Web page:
Indo-American Chamber honors Karandikar for research endeavors

By Lin Lofley

Dr. Nitin Karandikar, Vice Chairman of Pathology, is the winner of the Greater Dallas Indo- American Chamber of Commerce’s Award for Outstanding Contribution to Science and Medicine.

Dr. Nitin Karandikar (left) accepts the Greater Dallas Indo-American Chamber of Commerce’s Award for Outstanding Contribution to Science and Medicine from Anand Sharma, Minister of Commerce and Industry of India.

Dr. Karandikar’s research focuses on the immune interplay that underlies the pathogenesis and regulation of multiple sclerosis (MS) and the dissection of mechanisms of immune therapies in MS. His clinical work has focused on the multimodality diagnosis of leukemias and lymphomas.

He also is involved in several collaborative proj- ects that entail dissection of the immunology of chronic Hepatitis C infection as well as ways to minimize graft-versus-host-disease.

Dr. Karandikar’s interest in medicine came early in his life.

“I remember watching my uncle, a doctor, in his work,” said Dr. Karandikar, who is also Professor of Immunology and of Neurology and Neurotherapeutics. “I had an interest in biology and mathematics, but medicine was my first choice, and I feel fortunate to have been able to follow that route, as it eventually exposed me to the possibilities of biomedical research.”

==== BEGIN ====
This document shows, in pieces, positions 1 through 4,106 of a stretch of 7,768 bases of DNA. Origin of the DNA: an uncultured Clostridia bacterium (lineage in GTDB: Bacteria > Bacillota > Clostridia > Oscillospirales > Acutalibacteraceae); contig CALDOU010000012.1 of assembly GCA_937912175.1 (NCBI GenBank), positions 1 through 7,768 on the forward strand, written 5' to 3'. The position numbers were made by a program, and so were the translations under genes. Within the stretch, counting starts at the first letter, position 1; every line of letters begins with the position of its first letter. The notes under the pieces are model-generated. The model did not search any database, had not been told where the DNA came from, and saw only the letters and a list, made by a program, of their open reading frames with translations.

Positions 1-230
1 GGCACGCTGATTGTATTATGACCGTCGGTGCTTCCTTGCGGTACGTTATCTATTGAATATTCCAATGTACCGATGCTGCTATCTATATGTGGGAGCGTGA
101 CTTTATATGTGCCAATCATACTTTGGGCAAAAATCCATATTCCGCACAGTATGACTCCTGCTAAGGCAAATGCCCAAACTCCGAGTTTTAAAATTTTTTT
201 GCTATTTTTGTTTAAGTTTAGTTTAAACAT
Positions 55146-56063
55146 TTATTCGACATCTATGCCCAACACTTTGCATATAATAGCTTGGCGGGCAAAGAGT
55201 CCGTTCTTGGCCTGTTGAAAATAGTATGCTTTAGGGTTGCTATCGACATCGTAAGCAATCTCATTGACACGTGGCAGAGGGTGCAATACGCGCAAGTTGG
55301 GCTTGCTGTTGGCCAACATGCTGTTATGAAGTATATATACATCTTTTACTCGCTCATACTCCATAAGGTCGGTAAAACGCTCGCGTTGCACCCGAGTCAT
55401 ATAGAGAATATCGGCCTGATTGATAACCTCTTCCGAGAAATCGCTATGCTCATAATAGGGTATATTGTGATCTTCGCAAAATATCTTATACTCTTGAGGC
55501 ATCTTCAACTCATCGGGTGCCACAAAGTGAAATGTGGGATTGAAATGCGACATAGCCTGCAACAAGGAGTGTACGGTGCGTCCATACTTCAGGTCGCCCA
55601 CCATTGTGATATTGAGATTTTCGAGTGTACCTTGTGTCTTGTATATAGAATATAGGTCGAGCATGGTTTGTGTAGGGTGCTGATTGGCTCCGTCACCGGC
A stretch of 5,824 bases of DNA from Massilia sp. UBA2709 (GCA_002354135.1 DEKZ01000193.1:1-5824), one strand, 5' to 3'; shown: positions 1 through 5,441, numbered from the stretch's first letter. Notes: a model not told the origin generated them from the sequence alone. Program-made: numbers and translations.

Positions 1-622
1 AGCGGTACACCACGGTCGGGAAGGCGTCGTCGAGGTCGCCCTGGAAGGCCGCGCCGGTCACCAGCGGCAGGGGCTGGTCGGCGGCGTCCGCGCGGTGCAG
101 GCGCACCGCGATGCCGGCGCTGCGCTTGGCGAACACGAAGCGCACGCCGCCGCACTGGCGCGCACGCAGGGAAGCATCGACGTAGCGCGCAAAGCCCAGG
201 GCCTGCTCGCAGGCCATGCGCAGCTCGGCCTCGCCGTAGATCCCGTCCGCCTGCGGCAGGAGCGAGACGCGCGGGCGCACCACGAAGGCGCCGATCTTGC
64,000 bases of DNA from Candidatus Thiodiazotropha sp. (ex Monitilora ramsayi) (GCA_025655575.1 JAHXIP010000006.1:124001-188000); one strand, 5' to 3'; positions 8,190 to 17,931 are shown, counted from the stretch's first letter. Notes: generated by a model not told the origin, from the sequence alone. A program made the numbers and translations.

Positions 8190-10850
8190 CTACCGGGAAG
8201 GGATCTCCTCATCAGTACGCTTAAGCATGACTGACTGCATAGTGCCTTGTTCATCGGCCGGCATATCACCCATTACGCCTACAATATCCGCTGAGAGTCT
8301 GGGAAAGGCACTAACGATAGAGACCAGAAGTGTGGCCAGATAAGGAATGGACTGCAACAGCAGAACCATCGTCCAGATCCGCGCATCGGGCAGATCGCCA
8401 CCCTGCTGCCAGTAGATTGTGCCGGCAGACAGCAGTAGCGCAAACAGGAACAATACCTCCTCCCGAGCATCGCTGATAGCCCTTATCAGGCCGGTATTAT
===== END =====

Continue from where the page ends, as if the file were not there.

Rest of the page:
He discovered this new focus after completing a pathology residency in his native India, and deciding to leave his pathology practice to become a doctoral student of immunology at Northwestern University in Chicago. 

“During residency training in India, we had to do a thesis project,” he said. “My mentor for this project was a hematopathologist who really encouraged me to build on a novel assay that she had brought into the clinical laboratory.

“This whole exercise opened my eyes to the joys of asking basic questions and finding their answers – research became very interesting to me. And finally, after deciding to embark on a research career in neuroimmunology, life came full circle when I could make hematopathology a focus of my clinical work.”

He remembers fondly his decision to join UT Southwestern as assistant professor.

“I was about to finish my hematopathology fellowship with Dr. Robert McKenna, when both he and our former chair, Dr. Errol Friedberg, Professor of Pathology, started recruiting me to stay on as a faculty member. I was already aware of the uniquely fertile and collaborative environment here. With my interest in MS immunology, Dr. Mike Racke and Dr. Elliot Frohman, Professor of Neurology and Neurotherapeutics and of Ophthalmology, were natural collaborators who were very welcoming to me. To that list, I would add Dr. Bob Alpern, who was then the Dean and also the Acting Chair of Neurology.

“They all colluded to get me the lab space and resources that I needed, and structured my position in such a way that I could develop both my research as well as clinical programs, and for that I will always be grateful.

“This award brings with it an acknowledgement of the environment at UT Southwestern and an appreciation in the scientific and medical community,” said Dr. Karandikar, expressing his gratitude. “And getting it from the Indo-American Chamber makes me feel that my work is appreciated in the Indian community as well.”